Anger and grief after death of 14-year-old NJ high school student
⚫️ An Ocean County community is mourning 14-year-old Adriana Kuch in Bayville
⚫️ Worry over if a school fight was indicative of bullying sparked a school walk-out
⚫️ Suicide is the third leading cause of death for New Jersey youth, 10 to 24
BERKELEY — Some students at Central Regional High School walked out of their classes on Wednesday, as the community has been in turmoil since a 14-year-old freshman took her own life last week. Adriana Kuch died from suicide on Feb. 3, according to family members in tribute on social media. “The entire district is shaken by the loss of such a young child. Our thoughts and prayers go out to the family," Central Regional School district and Seaside Heights Schools Superintendent Triantafillos Parlapanides said in a written statement to New Jersey 101.5. The teen was predeceased by her mother in 2016. She is survived by her father, stepmother, siblings and other loved ones, according to her obituary.
There have been worries amid the mourning, as community members were concerned about a fight that the teen was apparently involved in at the school in the days before she took her own life. Video footage of the in-school altercation had circulated on social media.
Following the teen's death, there was online speculation over whether the fight was the result of bullying. Some officials, however, believe the fight was the result of a falling out among girls who knew each other. On Wednesday, the Ocean County Prosecutor's Office confirmed it was aware of the incident but gave no other details as the situation involved juveniles. Michael Kuch told ABC7 Eyewitness News that after his daughter's death, third-degree felony assault charges had been filed against four girls. https://twitter.com/ReporterJim/status/1623328868449898497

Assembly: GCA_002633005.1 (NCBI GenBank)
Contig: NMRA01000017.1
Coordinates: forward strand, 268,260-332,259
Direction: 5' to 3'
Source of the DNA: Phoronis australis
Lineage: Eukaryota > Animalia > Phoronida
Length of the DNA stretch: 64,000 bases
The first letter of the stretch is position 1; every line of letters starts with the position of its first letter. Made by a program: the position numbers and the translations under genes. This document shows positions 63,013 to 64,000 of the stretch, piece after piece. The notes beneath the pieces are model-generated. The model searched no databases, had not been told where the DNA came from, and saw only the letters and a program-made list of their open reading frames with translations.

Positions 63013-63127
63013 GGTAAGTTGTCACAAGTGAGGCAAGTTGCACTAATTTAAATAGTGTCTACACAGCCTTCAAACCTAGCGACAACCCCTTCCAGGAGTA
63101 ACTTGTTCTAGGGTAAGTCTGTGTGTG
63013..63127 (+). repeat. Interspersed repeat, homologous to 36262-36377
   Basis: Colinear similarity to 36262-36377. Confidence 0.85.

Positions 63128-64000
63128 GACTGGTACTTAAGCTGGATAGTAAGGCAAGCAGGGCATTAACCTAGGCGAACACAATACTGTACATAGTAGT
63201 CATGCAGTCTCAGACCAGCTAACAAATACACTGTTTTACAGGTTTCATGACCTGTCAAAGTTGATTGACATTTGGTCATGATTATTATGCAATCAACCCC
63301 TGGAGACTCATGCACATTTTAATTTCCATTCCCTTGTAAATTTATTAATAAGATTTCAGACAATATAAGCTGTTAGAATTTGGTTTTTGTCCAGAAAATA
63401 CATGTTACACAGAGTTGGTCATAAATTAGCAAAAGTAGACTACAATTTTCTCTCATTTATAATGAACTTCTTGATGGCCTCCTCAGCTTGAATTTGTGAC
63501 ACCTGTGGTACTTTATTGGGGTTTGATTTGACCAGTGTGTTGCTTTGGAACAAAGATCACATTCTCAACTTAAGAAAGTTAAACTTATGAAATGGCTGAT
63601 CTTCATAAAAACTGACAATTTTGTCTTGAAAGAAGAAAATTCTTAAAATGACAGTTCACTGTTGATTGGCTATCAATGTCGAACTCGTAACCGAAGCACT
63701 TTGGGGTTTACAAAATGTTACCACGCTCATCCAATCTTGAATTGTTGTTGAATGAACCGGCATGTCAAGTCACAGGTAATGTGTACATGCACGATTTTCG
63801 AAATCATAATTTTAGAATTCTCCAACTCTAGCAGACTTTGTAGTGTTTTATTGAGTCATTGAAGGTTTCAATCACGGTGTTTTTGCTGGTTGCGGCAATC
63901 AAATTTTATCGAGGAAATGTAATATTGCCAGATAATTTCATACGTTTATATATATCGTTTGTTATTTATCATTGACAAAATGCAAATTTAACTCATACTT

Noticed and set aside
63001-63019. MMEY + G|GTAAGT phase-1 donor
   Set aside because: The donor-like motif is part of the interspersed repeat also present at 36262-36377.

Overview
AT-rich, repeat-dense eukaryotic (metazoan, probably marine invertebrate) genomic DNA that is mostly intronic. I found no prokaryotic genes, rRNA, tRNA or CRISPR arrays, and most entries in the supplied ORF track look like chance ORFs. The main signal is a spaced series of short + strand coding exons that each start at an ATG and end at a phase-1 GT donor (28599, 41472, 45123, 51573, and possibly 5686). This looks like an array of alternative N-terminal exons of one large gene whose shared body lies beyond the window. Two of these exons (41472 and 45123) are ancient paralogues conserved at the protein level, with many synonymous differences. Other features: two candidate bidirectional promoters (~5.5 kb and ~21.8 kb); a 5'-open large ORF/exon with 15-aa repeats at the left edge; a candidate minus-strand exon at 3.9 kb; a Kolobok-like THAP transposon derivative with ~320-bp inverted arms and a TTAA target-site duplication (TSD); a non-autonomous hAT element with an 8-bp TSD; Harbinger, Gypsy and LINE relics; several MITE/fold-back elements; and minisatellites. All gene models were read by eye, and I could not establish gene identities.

Mallory’s Army raises anti-bullying awareness in NJ
New Jersey has become more heightened to the effects of potential bullying, in part through efforts by the mother behind nonprofit, Mallory's Army. Mallory Grossman had been bullied relentlessly before taking her own life at the age of 12 in 2017, according to Dianne Grossman. The heartbroken mother set out to raise awareness and accountability for such harmful situations and her tireless advocacy inspired Mallory's Law. Signed last year by Gov. Phil Murphy, it requires school districts to include in anti-bullying policies the specific consequences for a student harassing, intimidating or bullying a schoolmate. It also requires superintendents to provide the local school board with data on the number of reports that met the statutory definition of bullying.
Suicide is third leading cause of death for New Jersey youth
Mental health awareness and the pervasiveness of youth suicide has also been brought more into focus across the state. Suicide is the third leading cause of death for youth between 10 and 24 in NJ, according to the state Department of Children and Families. New Jersey's peer support and suicide prevention hotline is staffed by mental health professionals and peer support specialists 24 hours a day, seven days a week, providing phone support, assessment and referral. Anyone in crisis and in-need of immediate help can text or dial 988 or call the New Jersey Suicide Prevention Hopeline at 1-855-654-6735. There also is a chat option on the website. Services for Adriana Kuch will be Friday in Ocean County. Erin Vogt is a reporter and anchor for New Jersey 101.5. You can reach her at email@example.com Click here to contact an editor about feedback or a correction for this story.